Budget 2021: Sunak to outline post-Brexit regulatory shakeup for the City of London
Rishi Sunak will outline plans to improve the City of London’s post-Brexit competitiveness in tomorrow’s Budget as he releases a highly anticipated report from the UK’s former EU commissioner for financial services.
Sunak is planning to create a new stock listings regime in London to compete with other global financial centres that have benefited from the UK’s exit from the single market and customs union.
Amsterdam surpassed London as Europe’s largest share trading centre in January, weeks after the Brexit transition period ended, piling pressure on Sunak to improve the City’s competitiveness.
The chancellor will release a report alongside the Budget from ex-EU commissioner for financial services Lord Jonathan Hill, which will outline ways to make the UK more attractive destination to take companies public, according to the Financial Times.
A source told the paper: “Number 10 and Number 11 are both very excited about this.”
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Hill’s report is set to include suggestions to relax restrictions on the use of dual class shares, which allow company founders to maintain some control over firms after they go public by giving them deciding votes on future mergers and acquisitions.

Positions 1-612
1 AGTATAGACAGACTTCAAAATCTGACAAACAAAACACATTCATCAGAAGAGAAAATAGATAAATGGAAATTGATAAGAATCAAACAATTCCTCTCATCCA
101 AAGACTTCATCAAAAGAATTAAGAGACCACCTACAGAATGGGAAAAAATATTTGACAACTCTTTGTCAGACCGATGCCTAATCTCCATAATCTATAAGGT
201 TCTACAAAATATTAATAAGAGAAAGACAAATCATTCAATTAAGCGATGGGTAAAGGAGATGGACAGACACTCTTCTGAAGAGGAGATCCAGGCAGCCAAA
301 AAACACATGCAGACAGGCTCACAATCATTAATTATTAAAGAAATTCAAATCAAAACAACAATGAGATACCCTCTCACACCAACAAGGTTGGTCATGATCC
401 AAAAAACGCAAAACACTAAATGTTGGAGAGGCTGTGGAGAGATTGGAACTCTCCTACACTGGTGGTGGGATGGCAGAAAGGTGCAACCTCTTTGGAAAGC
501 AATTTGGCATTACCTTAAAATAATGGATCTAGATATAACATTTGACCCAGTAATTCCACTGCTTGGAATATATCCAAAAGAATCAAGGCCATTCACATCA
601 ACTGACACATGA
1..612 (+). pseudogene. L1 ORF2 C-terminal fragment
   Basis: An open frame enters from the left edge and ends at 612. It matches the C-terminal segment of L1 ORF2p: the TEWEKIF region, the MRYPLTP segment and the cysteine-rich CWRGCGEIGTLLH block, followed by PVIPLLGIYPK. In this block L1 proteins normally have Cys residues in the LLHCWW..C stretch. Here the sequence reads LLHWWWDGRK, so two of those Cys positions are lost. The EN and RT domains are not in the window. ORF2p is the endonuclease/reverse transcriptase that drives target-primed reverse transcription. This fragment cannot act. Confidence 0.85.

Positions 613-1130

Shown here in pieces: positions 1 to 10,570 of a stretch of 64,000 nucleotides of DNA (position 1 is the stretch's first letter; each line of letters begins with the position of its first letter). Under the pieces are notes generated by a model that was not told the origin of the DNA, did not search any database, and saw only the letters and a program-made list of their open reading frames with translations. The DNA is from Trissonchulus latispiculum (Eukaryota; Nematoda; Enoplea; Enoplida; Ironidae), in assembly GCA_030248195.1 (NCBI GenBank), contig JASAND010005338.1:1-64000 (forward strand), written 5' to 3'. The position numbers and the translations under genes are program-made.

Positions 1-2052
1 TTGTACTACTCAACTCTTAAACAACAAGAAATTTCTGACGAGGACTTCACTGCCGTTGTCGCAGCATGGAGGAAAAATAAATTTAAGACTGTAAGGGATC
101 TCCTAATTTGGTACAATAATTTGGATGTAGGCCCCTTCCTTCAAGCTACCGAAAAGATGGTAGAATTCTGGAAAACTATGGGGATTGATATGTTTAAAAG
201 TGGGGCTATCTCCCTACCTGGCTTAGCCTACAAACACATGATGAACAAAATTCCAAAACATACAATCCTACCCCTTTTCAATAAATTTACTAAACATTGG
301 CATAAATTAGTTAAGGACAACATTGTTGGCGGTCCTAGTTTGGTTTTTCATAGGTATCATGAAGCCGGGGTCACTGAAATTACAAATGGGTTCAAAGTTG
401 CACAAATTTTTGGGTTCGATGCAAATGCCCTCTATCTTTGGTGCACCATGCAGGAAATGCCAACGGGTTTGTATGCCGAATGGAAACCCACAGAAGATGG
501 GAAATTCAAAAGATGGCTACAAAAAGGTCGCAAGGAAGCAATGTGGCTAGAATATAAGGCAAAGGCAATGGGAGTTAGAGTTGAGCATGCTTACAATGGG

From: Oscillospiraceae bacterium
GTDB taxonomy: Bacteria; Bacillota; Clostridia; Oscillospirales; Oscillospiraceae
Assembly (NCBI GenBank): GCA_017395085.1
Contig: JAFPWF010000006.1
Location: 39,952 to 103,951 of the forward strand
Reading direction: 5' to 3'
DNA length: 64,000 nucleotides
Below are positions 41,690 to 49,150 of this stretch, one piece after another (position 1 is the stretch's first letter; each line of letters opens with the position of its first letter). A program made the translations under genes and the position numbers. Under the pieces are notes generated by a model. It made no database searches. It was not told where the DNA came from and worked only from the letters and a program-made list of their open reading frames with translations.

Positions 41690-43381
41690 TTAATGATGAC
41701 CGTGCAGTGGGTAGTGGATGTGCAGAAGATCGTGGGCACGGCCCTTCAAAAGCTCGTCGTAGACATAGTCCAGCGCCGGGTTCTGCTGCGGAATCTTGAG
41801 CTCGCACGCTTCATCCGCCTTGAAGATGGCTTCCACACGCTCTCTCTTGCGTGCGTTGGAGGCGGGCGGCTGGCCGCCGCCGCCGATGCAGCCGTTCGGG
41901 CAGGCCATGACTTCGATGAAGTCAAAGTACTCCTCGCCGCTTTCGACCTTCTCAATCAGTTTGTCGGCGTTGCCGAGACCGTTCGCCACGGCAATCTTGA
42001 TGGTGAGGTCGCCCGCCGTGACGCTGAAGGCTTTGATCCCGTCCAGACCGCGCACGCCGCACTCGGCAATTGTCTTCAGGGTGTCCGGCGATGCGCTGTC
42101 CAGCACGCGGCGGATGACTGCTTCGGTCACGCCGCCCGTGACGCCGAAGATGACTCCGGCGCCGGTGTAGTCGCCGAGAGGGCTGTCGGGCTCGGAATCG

These kind of shares are permitted for some stocks on the London Stock Exchange, but not for FTSE 350 firms.
The review will also consider whether London should open itself up to Special Purpose Acquisition Companies (Spacs), which are being called blank cheque firms.
Spacs raise money from investors and list on the stock market before finding takeover targets to take public.
Spacs have become one of the most talked about trends in finance over the past year, with 180 filed in New York in 2021.
The UK is yet to allow the new type of investment, with some concerned about their long-term sustainability.
Former London Stock Exchange boss Xavier Rolet said last month that London should not overlook Spacs.
“The UK needs to promptly consider the Spac revolution,” he said.
“Spacs represent a financial instrument that should not be overlooked and where agility could realise considerable benefits to credible British and European entrepreneurs and dealmakers.”